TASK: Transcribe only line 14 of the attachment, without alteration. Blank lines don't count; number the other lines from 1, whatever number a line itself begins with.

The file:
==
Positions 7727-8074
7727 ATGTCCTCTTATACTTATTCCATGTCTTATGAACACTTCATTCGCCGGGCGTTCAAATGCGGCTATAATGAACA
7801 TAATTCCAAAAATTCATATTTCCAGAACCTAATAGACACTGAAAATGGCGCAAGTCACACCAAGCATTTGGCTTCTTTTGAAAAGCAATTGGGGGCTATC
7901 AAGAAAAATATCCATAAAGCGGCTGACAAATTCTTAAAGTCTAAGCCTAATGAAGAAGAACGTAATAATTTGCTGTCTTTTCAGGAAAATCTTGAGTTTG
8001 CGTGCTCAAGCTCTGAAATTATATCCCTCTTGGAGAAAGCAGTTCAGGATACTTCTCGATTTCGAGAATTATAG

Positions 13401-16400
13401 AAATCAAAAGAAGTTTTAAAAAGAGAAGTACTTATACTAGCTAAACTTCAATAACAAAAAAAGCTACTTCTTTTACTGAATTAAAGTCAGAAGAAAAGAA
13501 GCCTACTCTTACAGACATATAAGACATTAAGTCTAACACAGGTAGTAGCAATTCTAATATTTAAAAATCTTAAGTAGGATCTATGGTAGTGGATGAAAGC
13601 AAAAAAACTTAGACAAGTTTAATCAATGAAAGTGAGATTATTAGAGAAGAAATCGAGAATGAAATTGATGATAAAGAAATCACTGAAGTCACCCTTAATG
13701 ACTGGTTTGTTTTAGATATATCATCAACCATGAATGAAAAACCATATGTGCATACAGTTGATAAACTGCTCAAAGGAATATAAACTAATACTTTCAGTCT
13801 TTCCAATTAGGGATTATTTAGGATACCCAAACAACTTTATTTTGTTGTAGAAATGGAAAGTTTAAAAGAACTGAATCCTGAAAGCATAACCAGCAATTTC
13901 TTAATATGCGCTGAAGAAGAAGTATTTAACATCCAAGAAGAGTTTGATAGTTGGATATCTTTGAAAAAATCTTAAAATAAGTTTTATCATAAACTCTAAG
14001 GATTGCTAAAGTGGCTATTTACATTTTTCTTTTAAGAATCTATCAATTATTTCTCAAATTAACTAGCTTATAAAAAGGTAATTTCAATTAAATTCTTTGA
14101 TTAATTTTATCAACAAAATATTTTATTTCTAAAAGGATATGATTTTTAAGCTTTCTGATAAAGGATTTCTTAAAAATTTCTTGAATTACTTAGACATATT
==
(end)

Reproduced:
14101 TTAATTTTATCAACAAAATATTTTATTTCTAAAAGGATATGATTTTTAAGCTTTCTGATAAAGGATTTCTTAAAAATTTCTTGAATTACTTAGACATATT